With nationwide sports betting on the horizon it's important both sides work together

Jan 30, 2018 3:00 AM

Last week’s New York State Senate testimony by National Basketball Association (NBA) attorney Dan Spillane suggesting the league receive a one percent share of all wagers on its games should sports betting be legalized in this country has met with various reactions in the sports wagering world, all of it negative.

There are two schools of thought at work here. First, is the NBA cleverly suggesting something so outrageous in an effort to establish a high benchmark for negotiations that can be lowered to a more reasonable figure at a future date? Or, are league owners exceedingly naïve as to how sports betting actually operates?

Remember all the stupid and inaccurate things about Las Vegas reported by many media outlets when the NFL’s Oakland Raiders announced last year the team would relocate to Southern Nevada? The eastern-centric national media has a systemic disregard and lack of understanding of all things Las Vegas. They just don’t get it and neither does the NBA if its leaders believe this first proposal could or would ever be adopted.

I have heard both of these responses to the NBA’s first definitive statement on what the league would like out of legalized wagering on its games. The feeling here is it’s counter productive to suggest something that is so outrageous and so significantly beyond any reasonable assessment of what might actually happen.

It has been pointed out to the four major U.S. sports leagues, the NBA, NFL, MLB and NHL, that the actual win for sports betting operations is about five to seven percent. For the NBA to take a one percent cut off the top all bets while taking no risk itself results is a roughly 20 percent tax on winnings.

Doesn’t the NBA know that?

Nevada sports betting operations are regarded as an adjunct to basic casino operations. The sportsbooks along with the racebooks and poker to some degree are at the tail end of the horse that pulls the profit wagon for Nevada casinos. Nevada sportsbook operators have time and time again invited the top officials from all the leagues to view sports betting from behind the counter. The South Point’s Jimmy Vaccaro, the dean of Las Vegas bookmakers, repeatedly issues that invitation weekly during media appearances and even made the offer in person to some lawmakers on a visit to Washington, D.C. about two years ago.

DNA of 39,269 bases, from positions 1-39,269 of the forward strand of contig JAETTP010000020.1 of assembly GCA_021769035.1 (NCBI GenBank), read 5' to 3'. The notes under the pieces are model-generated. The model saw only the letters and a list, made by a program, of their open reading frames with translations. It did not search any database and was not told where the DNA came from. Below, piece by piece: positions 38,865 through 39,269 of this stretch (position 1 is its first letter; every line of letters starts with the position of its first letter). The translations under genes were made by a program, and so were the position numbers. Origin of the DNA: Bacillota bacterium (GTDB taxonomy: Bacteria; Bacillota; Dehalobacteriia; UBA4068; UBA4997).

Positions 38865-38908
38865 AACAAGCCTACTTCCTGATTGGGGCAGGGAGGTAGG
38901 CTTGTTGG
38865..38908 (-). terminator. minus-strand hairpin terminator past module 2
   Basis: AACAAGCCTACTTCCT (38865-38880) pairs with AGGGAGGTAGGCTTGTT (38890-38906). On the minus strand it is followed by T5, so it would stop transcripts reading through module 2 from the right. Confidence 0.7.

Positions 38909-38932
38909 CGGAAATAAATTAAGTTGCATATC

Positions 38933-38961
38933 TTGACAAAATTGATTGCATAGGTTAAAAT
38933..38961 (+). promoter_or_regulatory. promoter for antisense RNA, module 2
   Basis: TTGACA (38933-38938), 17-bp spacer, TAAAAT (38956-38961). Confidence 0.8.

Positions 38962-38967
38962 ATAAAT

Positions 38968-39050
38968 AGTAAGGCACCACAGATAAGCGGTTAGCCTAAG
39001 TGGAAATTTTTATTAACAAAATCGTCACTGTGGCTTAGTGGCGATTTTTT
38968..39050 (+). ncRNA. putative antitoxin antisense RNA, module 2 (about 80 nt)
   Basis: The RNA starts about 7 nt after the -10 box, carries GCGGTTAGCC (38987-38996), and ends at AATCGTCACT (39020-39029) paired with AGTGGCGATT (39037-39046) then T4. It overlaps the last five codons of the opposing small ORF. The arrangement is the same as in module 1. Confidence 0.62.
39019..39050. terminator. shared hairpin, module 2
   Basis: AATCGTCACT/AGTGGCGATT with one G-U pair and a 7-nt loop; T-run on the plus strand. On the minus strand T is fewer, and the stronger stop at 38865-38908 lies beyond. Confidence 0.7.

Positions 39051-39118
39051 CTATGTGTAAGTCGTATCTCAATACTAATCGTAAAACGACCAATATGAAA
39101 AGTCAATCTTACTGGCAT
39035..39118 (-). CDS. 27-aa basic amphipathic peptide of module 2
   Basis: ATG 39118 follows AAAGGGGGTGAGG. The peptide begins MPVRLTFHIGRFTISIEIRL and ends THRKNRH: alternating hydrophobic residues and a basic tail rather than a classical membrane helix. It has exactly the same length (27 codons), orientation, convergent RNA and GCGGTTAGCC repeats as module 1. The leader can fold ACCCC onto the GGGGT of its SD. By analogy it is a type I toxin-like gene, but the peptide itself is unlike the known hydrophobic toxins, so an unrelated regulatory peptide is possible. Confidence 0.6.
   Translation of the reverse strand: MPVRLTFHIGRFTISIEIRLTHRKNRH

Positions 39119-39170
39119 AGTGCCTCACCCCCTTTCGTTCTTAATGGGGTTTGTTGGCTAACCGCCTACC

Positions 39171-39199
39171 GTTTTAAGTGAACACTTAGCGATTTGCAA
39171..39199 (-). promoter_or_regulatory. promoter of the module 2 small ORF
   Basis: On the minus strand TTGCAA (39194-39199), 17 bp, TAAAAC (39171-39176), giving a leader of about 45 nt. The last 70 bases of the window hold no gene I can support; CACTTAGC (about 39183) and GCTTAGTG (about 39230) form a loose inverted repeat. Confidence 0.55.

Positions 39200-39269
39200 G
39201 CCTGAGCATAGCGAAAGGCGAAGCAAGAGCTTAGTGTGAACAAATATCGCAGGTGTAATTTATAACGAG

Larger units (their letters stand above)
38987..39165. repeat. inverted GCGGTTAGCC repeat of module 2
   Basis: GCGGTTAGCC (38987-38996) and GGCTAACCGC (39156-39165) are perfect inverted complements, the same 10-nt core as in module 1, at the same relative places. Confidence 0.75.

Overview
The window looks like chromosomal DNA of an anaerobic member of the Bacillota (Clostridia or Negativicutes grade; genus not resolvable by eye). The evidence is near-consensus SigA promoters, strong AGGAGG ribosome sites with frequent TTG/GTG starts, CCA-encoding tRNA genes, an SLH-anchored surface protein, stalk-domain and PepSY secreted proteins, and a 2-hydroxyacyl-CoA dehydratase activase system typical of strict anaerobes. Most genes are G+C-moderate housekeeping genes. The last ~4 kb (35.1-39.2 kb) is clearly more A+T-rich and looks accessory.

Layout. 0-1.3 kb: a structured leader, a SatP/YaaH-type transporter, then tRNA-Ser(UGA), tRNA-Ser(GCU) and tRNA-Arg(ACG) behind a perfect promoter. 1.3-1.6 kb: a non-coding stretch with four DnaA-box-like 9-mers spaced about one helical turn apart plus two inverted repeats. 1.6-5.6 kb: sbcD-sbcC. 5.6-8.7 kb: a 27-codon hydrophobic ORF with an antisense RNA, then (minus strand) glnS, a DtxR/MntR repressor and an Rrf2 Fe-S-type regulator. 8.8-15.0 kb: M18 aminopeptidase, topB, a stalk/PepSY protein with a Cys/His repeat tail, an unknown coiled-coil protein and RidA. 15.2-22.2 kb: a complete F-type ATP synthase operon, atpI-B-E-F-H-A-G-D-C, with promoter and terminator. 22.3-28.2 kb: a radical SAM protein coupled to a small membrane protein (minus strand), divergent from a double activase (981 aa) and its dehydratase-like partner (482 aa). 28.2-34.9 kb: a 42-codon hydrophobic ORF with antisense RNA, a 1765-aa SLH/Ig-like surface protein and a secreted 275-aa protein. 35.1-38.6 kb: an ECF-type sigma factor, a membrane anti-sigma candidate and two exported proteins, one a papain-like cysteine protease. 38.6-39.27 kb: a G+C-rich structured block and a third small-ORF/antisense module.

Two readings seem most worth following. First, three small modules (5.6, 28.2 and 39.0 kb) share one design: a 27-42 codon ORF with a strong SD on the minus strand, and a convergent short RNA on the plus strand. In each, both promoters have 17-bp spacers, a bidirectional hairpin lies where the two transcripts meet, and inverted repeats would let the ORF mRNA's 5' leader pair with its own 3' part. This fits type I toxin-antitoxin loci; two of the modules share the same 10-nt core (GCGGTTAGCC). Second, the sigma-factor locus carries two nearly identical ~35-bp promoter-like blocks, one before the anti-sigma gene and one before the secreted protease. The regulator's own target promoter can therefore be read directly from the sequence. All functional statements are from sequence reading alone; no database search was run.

A few have come, most have not and those that did come must not have been paying attention.

It is hard to fathom the NBA doesn’t understand by taking one percent of the handle they become bookmakers themselves. Isn’t that a conflict of interest of the highest order?

Another key element in this discussion is the one percent proposal, should it somehow become reality, would cripple the U.S. sports betting market before it starts by continuing to make offshore bookmaking operations an attractive alternative for players. Doesn’t the NBA know how much more money is bet on sports offshore than in Nevada? Don’t they know the legal market has to be competitive with the illegal sports wagering market?

In most other countries, sports wagering is monetized by the leagues through sponsorship deals with bookmakers, including jersey advertisements (practice and game), increased television ratings and contracts allowing a bookmaker exclusive betting kiosks in the home stadiums. A better plan might be to access some of these new revenue streams and fortify the old ones, such as media rights. There’s certainly a significant amount of money available by doing that.

The U.S. Supreme Court is expected to rule in June on New Jerseys’ challenge to the federal law banning single-team sports wagering in every state except Nevada. The NBA’s demands make the establishment of legal sports wagering, should it be legalized, an even more difficult task.

Today (Tuesday), American Gaming Association (AGA) President and CEO Geoff Freeman is hosting a conference call with reporters, concentrating on answering questions regarding the NBA’s recent proposal. The AGA is the national trade group representing the $240 billion U.S. casino industry and it will be interesting to see if Freeman floats any kind of new ideas or proposals that might appease the various professional sports leagues. In this case, a public negotiation might be preferable to a closed-door one.

Additionally, Freeman will also officially announce the AGA’s estimate of the amount that will be wagered illegally on Super Bowl LII. It’s always a startling revelation pinpointing the scope of sports betting in this country.

If national sports betting in the U.S. is ever to become a reality, more than just a few compromises will be necessary. The time is right to begin that process.